Mailinglist Archive: opensuse-bugs (7967 mails)

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[Bug 237164] wrong DMA mode used for a DVD drive (UDMA66 instead of UDMA33)
  • From: bugzilla_noreply@xxxxxxxxxx
  • Date: Fri, 2 Feb 2007 15:04:46 -0700 (MST)
  • Message-id: <20070202220446.542D3FB9@xxxxxxxxxxxxxxxxxxxxxx>

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------- Comment #16 from rmuncrief@xxxxxxxxxxx 2007-02-02 15:04 MST -------

I'm sorry it has taken me so long to reply, but changing cable types caused all
hell to break loose under XP and it took awhile to characterize the problem, at
least as best I could without an oscilloscope, logic analyzer, or spectrum

To summarize, the LITE-ON drive was installed with the cable it came with, a
40c cable, and it was rock solid under XP. When I changed it to an 80c cable XP
set the drive to Ultra DMA mode 4 (UDMA66) but the drive became poly-unstable.
It could only intermittently read DVD/CDs. I was eventually able to make it
work but it appears the drive is shipped with a 40c cable for a reason, it is
highly susceptible to noise if you use an 80c cable and it operates in UDMA66

The Sony drive is using a 40c cable, and changing it to an 80c cable had no
effect on it. By the way, XP places the Sony drive in PIO mode no matter what
the cable, while openSuse places it in UDMA33. In any case, the Sony drive
works fine under both operating systems.

I didn't use the "hdparm -X udma2 /dev/hda" command you suggested but had
manually set the DMA mode to UDMA33 via Yast when I was using the DVD with the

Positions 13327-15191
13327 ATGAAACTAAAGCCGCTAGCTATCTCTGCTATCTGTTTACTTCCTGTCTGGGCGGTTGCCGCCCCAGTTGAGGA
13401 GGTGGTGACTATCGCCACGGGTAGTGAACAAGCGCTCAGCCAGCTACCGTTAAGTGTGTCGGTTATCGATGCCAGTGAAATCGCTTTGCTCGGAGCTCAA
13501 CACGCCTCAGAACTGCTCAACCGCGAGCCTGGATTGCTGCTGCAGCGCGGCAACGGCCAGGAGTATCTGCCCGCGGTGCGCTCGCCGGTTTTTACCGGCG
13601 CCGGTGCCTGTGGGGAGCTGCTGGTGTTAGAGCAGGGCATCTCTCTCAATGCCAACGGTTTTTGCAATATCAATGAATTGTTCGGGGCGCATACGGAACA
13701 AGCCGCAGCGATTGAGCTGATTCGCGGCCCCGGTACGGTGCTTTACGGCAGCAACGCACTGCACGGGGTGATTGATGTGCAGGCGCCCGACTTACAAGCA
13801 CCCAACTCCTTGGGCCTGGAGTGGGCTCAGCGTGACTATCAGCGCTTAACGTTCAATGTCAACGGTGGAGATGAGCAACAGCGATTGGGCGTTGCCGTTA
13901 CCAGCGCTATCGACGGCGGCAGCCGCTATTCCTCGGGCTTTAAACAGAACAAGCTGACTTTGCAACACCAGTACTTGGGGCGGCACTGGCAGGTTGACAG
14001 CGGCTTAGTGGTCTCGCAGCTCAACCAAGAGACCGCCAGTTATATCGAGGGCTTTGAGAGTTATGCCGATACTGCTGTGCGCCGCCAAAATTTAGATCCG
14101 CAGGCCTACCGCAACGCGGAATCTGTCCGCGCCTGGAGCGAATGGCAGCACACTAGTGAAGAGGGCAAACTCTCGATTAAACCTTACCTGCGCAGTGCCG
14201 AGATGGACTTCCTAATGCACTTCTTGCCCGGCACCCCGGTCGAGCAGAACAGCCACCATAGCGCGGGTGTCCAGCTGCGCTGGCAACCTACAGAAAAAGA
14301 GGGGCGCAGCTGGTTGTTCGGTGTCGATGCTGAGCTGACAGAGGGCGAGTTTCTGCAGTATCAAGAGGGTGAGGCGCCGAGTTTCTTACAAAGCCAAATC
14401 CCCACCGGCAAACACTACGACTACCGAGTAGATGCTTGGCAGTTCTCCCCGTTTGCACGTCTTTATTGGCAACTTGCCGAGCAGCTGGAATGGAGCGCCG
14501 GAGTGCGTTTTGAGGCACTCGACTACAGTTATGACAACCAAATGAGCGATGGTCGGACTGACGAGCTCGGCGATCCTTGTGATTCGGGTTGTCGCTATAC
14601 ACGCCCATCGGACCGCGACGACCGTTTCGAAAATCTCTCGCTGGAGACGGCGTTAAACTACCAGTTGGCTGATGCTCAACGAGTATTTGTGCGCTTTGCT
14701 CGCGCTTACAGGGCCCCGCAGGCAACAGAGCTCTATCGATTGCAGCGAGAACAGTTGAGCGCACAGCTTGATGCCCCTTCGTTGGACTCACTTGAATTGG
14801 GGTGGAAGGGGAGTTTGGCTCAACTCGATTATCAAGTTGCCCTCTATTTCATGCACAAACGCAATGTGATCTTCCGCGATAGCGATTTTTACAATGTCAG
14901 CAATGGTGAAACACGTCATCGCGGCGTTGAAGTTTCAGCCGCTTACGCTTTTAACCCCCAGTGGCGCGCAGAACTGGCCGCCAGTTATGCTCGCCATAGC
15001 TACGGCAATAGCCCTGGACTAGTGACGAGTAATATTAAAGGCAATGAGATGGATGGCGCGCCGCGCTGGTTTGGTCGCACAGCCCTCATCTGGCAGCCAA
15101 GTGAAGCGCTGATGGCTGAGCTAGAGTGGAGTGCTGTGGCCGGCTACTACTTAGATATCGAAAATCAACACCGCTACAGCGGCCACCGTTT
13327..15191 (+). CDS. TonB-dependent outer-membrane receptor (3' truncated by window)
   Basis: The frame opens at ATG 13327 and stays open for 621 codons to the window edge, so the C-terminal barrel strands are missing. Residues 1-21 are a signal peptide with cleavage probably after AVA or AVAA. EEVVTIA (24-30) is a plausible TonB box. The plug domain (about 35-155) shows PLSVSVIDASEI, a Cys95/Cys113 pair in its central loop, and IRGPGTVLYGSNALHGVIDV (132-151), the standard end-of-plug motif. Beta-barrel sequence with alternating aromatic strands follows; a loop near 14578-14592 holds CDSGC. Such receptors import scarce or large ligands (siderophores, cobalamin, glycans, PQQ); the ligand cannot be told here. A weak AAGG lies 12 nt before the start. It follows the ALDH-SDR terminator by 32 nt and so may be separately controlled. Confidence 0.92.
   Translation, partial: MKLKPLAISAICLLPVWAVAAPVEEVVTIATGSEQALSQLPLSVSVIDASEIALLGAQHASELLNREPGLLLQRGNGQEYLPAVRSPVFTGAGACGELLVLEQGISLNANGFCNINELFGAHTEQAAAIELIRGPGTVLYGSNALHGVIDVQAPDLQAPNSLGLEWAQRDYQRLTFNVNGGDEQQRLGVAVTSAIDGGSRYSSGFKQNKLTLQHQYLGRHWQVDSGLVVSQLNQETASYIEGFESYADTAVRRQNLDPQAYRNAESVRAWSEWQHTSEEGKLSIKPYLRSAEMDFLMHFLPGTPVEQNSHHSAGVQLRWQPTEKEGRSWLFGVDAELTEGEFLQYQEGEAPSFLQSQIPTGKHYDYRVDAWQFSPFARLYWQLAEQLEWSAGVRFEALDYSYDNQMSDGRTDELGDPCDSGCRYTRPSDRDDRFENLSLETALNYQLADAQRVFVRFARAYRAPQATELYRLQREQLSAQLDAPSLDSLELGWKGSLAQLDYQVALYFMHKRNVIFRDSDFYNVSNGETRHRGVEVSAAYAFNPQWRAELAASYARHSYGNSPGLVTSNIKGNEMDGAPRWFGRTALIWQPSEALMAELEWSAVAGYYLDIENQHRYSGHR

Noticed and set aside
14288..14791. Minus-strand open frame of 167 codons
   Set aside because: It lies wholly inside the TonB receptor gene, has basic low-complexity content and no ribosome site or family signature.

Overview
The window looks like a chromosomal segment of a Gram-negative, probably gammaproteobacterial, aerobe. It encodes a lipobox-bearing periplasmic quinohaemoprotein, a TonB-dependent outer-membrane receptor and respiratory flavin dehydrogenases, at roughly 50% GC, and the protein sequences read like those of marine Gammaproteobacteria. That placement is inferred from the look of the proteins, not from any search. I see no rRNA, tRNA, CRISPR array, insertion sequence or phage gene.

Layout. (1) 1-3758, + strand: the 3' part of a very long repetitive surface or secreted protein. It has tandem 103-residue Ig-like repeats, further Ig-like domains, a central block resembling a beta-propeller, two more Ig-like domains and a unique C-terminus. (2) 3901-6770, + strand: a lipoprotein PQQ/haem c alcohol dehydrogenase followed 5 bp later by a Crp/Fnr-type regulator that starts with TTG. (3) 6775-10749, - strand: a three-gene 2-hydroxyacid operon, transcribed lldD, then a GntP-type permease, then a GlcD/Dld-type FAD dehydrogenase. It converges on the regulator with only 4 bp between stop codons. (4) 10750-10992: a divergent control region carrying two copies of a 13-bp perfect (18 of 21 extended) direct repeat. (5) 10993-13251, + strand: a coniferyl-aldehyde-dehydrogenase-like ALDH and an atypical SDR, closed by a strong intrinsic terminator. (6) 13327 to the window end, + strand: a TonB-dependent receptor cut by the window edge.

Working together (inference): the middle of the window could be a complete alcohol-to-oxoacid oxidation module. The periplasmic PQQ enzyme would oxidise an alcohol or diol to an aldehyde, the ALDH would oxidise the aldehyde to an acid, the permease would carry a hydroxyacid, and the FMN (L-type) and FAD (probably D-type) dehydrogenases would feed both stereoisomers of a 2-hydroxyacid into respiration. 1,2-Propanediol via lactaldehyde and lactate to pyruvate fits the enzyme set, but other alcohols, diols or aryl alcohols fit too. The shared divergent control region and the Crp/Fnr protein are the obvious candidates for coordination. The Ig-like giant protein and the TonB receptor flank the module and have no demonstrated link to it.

40c cable and it did fix the problem. I believe the command you suggested does
the same thing.

In the end I got the DVD drive to work at UDMA66 by placing the Sony drive as a
slave on the same IDE cable as the DVD drive and removing the secondary IDE
cable. This seemed to eliminate enough noise to allow the DVD drive to work at
top speed. Keep in mind this is a very short summary, you just can't imagine
(or maybe you can) all the different data and power routing solutions I tried,
or how many different cables of all different types I tried.

The bottom line is that it appears some ODD manufacturers will sell products
whose hardware may report an operating speed that it's not actually capable of
operating at. At least the operating speed may vary depending upon the noise of
its environment, which is typically pretty bad in a PC cabinet. I believe your
plan to adjust to the actual tested operating speed is the only reliable

And by the way, I took the plunge. I converted all of my data to ext3 and am
using Suse 10.2 as my primary OS. Only 20GB of my 200GB of hard drive space is
now formatted as NTFS, and I'm using a translator program to access the ext3
partitions from Windows XP when I need to. I have installed VMWare Workstation
and am now running three separate Windows XP systems under openSuse to develop
my three web sites.

I'm still not completely happy with openSuse, and am having a lot of problems
getting anyone to truly care or do anything about the multimedia problems, but
I'm giving openSuse the best chance I can, and will do everything I can to
stick with it and make it work. However, if I'm still struggling a month or so
from now I will have to go out and buy Vista. I'm losing a lot of development
time trying to get openSuse to perform basic desktop OS tasks. On the other
hand, maybe it will work out and I can finally actually purchase a fully
functional version of Linux!. That will be a great day!.

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